St. Mary’s College prunes budget after enrollment shortfall
A dozen positions eliminated as part of $2.7 million cut
St. Mary’s College of Maryland officials — for the second time in four years — fell short of student enrollment goals, and will lose approximately $2.7 million in anticipated tuition, room and board, and other fees this year.
The fiscal 2018 operating budget is now $67.5 million based on an enrollment projection of 1,411 full-time undergraduate students, which is 112 fewer than the prior year’s assumption, trustee John Wobensmith said during a board teleconference last Thursday.
State funding totals $25 million, he said. Tuition rates for both in-state and out-of-state students increased 2 percent and auxiliary fees increased 3 percent, as approved by the board in May. Funds raised through tuition are estimated to total $19.7 million, and student fees will bring in about $3.1 million. Sales and service revenue is expected at $18.2 million.
Because of the decline in enrollment, St. Mary’s board of trustees on Thursday adjusted down the college’s operating and capital budgets, including pruning 12 vacant positions in departments such as information technology and the library. Other cuts to this year’s fiscal budget include a reduction to faculty personnel savings due to retirements, elimination of pay raises and deferring strategic initiatives.
Board president Sven Holmes said the trustees and the campus community have worked collaboratively to develop plans to combat the enrollment decline. “Our priority is student enrollment,” he said. “The faculty is fully engaged in the process.”
“We’re at a point where we need help from the outside,” Tuajuanda Jordan, college president,
said during the teleconference. College staff will “bring people in to help with financial aid, student recruitment” as well as marketing and college branding, she said.
The goal is to strategically plan for ways to “attract, recruit and retain” students, and get “what we need to have on campus to get students to thrive on campus,” she said.
Chip Jackson, vice president for business and finance, said after the meeting “there is no question enrollment is lower than anticipated.” Jackson said in a phone call the college will experience a $1.2 million reduction in tuition revenue, accounting for the fewer students and 2 percent approved increase in tuition rates.
The college in 2013 also was unable to fill its admission goals. That year the trustees also had to cut millions from the budget when enrollment fell short by more than 100 students under the leadership of Joseph Urgo, who did not have his contract renewed as president after the shortfall was announced.
Jackson said lower enrollment this year is a combination of a lower number of first-time college students who recently graduated from high school combined with a smaller number of transfer students.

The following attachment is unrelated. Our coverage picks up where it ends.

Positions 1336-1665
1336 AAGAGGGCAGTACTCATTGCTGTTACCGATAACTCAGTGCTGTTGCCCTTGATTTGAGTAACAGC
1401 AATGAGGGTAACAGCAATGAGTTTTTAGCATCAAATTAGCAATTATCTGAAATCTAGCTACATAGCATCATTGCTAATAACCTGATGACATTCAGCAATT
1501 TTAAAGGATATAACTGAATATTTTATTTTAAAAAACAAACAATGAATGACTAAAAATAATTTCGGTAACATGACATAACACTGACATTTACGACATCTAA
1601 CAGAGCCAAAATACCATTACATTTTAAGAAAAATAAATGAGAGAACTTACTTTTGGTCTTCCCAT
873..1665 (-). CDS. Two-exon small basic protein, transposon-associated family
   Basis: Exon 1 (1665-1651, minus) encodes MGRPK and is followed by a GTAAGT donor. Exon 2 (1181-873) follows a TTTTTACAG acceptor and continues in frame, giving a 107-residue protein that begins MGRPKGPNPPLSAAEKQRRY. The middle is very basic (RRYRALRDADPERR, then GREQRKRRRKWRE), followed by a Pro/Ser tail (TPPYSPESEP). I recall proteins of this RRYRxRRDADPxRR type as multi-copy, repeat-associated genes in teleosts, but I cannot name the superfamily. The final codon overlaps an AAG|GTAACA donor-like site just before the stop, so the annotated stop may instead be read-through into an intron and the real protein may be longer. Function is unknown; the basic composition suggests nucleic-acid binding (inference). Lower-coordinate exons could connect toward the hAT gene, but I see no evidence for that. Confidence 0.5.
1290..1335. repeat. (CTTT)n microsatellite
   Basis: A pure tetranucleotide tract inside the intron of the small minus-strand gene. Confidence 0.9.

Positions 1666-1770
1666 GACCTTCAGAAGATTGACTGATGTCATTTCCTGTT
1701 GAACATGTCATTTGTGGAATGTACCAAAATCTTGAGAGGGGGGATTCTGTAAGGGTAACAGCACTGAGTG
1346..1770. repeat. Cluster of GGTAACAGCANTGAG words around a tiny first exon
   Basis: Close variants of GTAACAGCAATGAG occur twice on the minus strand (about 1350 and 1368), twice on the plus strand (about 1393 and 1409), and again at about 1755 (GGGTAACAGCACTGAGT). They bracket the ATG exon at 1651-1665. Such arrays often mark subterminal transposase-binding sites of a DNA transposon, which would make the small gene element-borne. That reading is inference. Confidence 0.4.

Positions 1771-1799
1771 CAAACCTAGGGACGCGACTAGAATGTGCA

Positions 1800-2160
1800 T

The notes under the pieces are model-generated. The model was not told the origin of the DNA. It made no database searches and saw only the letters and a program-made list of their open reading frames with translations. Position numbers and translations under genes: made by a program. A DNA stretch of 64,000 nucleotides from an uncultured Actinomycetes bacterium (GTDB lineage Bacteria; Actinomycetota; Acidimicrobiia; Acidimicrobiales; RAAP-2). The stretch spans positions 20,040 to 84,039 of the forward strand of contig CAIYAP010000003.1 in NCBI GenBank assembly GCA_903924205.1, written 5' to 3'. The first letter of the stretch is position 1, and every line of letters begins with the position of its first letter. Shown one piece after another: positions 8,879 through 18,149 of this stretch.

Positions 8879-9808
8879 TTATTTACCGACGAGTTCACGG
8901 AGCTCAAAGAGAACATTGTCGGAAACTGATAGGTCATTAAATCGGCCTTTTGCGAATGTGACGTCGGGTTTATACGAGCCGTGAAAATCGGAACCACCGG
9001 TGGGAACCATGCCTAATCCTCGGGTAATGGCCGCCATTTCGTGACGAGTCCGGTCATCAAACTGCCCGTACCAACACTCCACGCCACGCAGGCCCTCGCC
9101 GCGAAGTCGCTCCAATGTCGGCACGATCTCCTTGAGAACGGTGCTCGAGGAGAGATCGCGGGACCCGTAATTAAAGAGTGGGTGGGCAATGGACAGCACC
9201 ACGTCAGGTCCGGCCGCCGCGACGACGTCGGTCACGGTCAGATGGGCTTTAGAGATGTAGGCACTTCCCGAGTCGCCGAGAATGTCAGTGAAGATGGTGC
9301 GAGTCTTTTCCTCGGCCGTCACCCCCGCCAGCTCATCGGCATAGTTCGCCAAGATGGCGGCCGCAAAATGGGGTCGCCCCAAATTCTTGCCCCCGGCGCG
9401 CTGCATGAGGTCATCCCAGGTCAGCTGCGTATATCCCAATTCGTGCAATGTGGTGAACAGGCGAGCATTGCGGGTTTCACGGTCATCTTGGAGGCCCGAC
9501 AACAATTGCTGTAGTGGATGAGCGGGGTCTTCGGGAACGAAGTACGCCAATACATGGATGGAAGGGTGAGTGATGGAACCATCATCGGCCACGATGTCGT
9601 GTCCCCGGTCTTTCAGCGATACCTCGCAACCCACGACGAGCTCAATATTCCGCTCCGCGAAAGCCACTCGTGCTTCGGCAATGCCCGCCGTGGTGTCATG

“Transfer students make up 20 percent” of the overall enrollment, Jackson said. College staff members have “worked to increase the number of transfer students over the last three years,” he said.
The lower enrollment mirrors a national decline of the num- ber of students enrolling at post-secondary education institutions, Jackson said. Many comparable college and universities, such as the University of Mary Washington in Fredericksburg, Va., are experiencing a decline in enrollment, too, and that decline is expected to continue until 2019. At that time, it is expected that enrollment rates will begin to pick up gradually, he said.
The 12 positions cut prior to the finalization of the budget include jobs in the library, information technology, advancement operations and the physical plant, Jackson said. A vacant faculty position in philosophy and religion and a vacant faculty position in history have been eliminated, but a faculty position in environmental studies has been added to that grow- ing program, he said.
Sen. Steve Waugh (R, St. Mary’s, Calvert) said in a telephone interview Friday that college staff are “committed to the college in general,” adding that they are “hitting in the right direction [and] compete aggressively nationwide.”
Waugh said the college’s Center for the Study of Democracy is a “unique asset in the state.”
Kelley Hernandez, staff senate president, said in a phone call on Monday she was a student at the college from 2004 through 2008, and has been an employee since 2009. She said she’s been with the college through its high and low points, and said it is “hard to hear” when the college is struggling to make its budget.
“Anytime you see an impact [involving the budget], it’s important to take a step back and breathe,” she said. The positions cut were vacant positions and “nobody had to be let go,” she said.
Hernandez said college staff currently have not shared with her any negative comments about the finalized budget.
Jordan said in a June 15 release that David L. Hautanen Jr. was been appointed as the new vice president of enrollment management. Hauntanen has “more than 25 years in the admissions and enrollment field,” she said. “I am certain David has the experience and skills necessary to help us adequately address the enrollment challenges that St. Mary’s College has endured the last several years.”